Don Sebesky: Clavinet Pioneer

Last November’s tribute to the funkiest musical instrument known to humankind would seem to designate NRBQ‘s “Stomp” (recorded December, 1968) as among the earliest of recordings to feature the clavinet, even though by article’s end I reveal my trump card: “Attractive Girl” by The Termites — an album track on 1967’s Do the Rock Steady, a Studio One LP that was originally released in Jamaica and the UK.

Termites LP-aTermites LP-bb

My gratitude to the mysterious Felix, who points out that Don Sebesky‘s “Water Brother” from 1968’s Distant Galaxy album – based on the recording date – undoubtedly precedes NRBQ’s first recordings for Columbia and highlights the clavinet work of Sebesky* himself (*actually, Warren Bernhardt plays the clavinet — Sebesky serves as the album’s arranger, conductor, and writer of three of its tracks, including “Water Brother”):

“Water Brother”     Don Sebesky     1968

Note the bass kalimba in the right speaker during the song’s opening, while a theremin begins to wail in the left.

Distant Galaxy, Sebesky’s second album for Verve, finds Larry Coryell (again) on guitar (“Lady Madonna”) and sitar (“Guru-Vin”), along with Chuck Rainey, Dick Hyman and Hubert Laws, among others, providing musical support.

Don Sebelsky LPAlthough a solo artist from the late 1960s through the 1990s, Sebesky enjoys much greater renown as an arranger, whose CV includes Jimmy Dean, Astrud Gilberto, Sonny Stitt, Dionne Warwicke, Esther Phillips, Hank Crawford, Leslie Uggams, George Benson, Maynard Ferguson, Gilbert Bécaud, Paul Desmond, Charles Brown, Wes Montgomery, Willie Bobo, Walter Wanderley, Doc Severinson, Carmen McRae, and Roberta Flack.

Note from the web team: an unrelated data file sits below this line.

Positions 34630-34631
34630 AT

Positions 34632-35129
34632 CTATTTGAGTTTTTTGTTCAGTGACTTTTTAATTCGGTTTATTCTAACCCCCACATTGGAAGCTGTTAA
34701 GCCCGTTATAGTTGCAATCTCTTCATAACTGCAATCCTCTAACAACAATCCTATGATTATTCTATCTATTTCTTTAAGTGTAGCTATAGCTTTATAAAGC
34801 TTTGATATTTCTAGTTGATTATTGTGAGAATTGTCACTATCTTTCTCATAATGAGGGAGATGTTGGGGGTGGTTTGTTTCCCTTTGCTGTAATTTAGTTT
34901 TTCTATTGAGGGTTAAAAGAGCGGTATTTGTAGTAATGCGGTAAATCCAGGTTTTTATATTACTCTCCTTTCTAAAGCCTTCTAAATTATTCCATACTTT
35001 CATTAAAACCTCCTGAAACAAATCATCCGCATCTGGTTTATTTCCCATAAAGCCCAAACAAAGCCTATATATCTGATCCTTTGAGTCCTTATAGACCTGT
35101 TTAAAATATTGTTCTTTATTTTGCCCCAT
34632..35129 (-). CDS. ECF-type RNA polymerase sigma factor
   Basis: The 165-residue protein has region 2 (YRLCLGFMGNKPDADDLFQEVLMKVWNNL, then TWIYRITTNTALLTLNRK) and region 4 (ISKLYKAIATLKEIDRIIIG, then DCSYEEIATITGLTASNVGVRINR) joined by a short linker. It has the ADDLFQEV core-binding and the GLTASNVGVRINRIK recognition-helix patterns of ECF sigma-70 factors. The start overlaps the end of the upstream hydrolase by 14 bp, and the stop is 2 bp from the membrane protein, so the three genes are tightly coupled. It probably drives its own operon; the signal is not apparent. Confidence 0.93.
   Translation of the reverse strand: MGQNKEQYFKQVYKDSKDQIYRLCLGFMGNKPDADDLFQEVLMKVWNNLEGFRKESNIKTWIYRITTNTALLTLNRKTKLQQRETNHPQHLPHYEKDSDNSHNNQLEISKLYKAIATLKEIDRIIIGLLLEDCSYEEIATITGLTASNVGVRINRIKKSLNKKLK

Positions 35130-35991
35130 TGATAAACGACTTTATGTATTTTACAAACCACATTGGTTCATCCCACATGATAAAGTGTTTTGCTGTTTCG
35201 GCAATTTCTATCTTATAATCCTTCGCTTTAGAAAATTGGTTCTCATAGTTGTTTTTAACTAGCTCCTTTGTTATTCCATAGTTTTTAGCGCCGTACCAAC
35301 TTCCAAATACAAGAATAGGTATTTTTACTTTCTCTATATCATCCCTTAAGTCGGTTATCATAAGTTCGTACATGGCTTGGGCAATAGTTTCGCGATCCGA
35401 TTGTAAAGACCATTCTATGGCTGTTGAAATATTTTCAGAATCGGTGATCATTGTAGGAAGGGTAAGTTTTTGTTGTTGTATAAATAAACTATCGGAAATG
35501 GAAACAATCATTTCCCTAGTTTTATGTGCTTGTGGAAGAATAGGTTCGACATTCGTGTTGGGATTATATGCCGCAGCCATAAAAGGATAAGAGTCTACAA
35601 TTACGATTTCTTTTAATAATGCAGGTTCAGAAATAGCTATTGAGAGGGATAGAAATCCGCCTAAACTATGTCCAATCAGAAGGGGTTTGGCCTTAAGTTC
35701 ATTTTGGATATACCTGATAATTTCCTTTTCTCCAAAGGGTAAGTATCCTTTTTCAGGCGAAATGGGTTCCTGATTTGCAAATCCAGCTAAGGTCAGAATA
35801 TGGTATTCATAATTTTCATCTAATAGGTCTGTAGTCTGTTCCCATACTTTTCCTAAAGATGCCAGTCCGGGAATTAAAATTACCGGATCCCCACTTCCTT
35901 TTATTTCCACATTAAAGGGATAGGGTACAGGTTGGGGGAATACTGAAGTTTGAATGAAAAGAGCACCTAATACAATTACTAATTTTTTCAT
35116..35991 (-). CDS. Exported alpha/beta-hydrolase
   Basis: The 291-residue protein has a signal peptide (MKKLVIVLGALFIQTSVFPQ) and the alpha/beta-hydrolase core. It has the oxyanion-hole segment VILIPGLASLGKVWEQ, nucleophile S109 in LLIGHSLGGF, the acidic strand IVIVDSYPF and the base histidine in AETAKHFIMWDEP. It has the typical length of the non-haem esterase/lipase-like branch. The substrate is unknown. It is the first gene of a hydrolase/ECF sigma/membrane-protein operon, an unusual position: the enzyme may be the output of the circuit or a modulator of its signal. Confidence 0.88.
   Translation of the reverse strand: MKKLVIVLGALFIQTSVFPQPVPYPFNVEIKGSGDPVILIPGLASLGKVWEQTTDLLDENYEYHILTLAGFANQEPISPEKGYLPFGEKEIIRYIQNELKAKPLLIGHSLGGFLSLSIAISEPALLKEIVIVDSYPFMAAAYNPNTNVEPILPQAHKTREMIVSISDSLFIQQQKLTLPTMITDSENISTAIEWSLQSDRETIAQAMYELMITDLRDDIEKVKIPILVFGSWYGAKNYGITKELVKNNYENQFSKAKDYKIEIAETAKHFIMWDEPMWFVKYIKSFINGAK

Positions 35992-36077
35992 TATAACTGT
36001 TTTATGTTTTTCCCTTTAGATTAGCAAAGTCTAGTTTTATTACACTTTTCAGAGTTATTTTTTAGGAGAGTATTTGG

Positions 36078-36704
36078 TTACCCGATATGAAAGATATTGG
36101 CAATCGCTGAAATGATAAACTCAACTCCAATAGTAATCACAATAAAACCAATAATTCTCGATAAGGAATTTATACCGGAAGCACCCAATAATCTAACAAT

Sebesky’s earliest recognition, however, was for his jazz trombone work with Kai Winding, Tommy Dorsey, and Stan Kenton, among others.

Check out the assemblage of talent for Don Sebesky’s 1973 2-LP set

Don Sebelsky - Giant BoxUnfortunately, I’m about to pull another trump card of sorts out of my sleeve:  Aaron Kipness’s Hohnet Clavinet FAQ from 2007 in which the question of First Clavinet Recordings is addressed on page ten.  Stevie Wonder (to no one’s surprise) is identified as a potential clavinet originator; “ShooBeDooBeDooDaDay,” which opens with a funky clavinet riff, was released, according to the FAQ, in 1966!   Upon closer inspection, however, credible sources point to March, 1968 as the song’s actual release date.

The FAQ, additionally, offers Sam & Dave’s “I Thank You” (released January, 8, 1968 and recorded, according to Soulful Kinda Music, three days prior) as an early clavinet recording, which it is.

Nevertheless, “Attractive Girl” by The Termites – a track from their 1967 Studio One LP Do the Rock Steady remains, as best as I can determine, the medal bearer for Earliest Clavinet Recording.

Clavinet Update!  Special thanks to Jim Kimsey, whose March, 2016 comment ponied up “Six O’Clock” by (NRBQ fan) John Sebastian & The Lovin’ Spoonful – recorded in 1967 – as a new candidate for “Earliest Clavinet Recording” — now tied with “Attractive Girl” by The Termites.

“Kalimba Story”: Thumb Piano Pop